Preface

The definition of Haskell 98 [7], while being comprehensive with respect to the functional core language, does lack a range of features of more operational flavour, such as a foreign language interface, concurrency support, and fully fledged exception handling. As these features are of central importance to many real world applications of the language, there is a danger that different implementations become de facto incompatible for such applications due to system-specific extensions of the core language. The present FFI specification is aimed at reducing this risk by defining a simple, yet comprehensive extension to Haskell 98 for the purpose of interfacing to program components implemented in a language other than Haskell.

The goal behind this foreign function interface (FFI) specification is twofold: It enables (1) to describe in Haskell the interface to foreign functionality and (2) to use from foreign code Haskell routines. More precisely, its aim is to support the implementation of programs in a mixture of Haskell and other languages such that the source code is portable across different implementations of Haskell and non-Haskell systems as well as independent of the architecture and operating system.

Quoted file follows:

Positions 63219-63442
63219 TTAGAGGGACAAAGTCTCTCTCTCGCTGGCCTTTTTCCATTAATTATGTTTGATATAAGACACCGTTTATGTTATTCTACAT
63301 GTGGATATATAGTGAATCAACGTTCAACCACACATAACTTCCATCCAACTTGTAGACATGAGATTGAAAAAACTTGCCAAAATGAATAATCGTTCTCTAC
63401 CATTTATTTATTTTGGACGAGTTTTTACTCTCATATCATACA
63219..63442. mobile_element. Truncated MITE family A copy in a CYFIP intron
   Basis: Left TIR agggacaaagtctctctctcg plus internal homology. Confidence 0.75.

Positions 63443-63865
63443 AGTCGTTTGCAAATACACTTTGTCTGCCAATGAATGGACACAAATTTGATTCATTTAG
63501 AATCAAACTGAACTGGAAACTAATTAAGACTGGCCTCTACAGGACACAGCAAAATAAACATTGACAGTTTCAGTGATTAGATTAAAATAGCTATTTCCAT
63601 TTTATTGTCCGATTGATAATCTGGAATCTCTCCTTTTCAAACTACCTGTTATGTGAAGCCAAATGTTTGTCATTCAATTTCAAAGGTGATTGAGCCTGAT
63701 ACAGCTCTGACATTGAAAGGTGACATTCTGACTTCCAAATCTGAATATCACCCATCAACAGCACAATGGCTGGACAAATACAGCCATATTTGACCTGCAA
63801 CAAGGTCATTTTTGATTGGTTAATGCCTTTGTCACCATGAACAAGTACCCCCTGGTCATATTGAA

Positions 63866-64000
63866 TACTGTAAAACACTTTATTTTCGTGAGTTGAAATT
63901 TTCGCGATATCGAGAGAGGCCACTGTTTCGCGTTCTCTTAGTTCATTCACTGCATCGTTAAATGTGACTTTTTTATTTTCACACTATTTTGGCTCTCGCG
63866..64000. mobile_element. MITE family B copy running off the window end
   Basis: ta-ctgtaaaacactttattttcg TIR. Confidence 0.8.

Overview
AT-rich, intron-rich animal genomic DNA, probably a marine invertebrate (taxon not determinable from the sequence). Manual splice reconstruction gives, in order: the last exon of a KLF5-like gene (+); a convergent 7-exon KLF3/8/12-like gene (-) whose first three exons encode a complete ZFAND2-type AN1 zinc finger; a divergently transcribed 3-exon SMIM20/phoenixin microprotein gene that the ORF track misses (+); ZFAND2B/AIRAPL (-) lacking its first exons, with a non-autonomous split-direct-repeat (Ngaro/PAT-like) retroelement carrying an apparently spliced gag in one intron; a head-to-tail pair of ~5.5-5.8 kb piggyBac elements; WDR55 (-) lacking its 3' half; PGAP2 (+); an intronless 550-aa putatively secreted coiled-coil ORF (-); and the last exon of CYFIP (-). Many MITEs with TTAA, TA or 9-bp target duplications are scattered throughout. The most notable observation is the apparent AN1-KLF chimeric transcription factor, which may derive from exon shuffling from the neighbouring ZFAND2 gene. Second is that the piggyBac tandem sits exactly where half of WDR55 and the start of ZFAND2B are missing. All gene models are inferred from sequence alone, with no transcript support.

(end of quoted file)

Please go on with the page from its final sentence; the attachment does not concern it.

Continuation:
The design as presented in this report builds on experiences with a number of foreign function interfaces that, over time, have been provided by the major Haskell implementations. Central in the final design was the goal to be comprehensive while being simple and minimising changes with respect to Haskell 98; the latter includes to avoid pollution of the name space with new keywords. Consequently, as much as possible of the FFI functionality is realised in the form of libraries. Simplicity generally overruled maximum convenience for the programmer as a design goal. Thus, support for more convenient interface specifications is the domain of system-independent tools that generate code following the present specification.

Acknowledgements

We heartily thank the kind people who assisted us with their comments and suggestions on the ffi@haskell.org and haskell@haskell.org mailing lists as well as all the users of previous versions of the FFI who helped to shape the development by their feedback. We thank Olaf Chitil, Peter Gammie, Wolfram Kahl, Martin D. Kealey, Ian Lynagh, John Meacham, Ross Paterson, George Russell, and Wolfgang Thaller for errata and additions to previous versions of this report.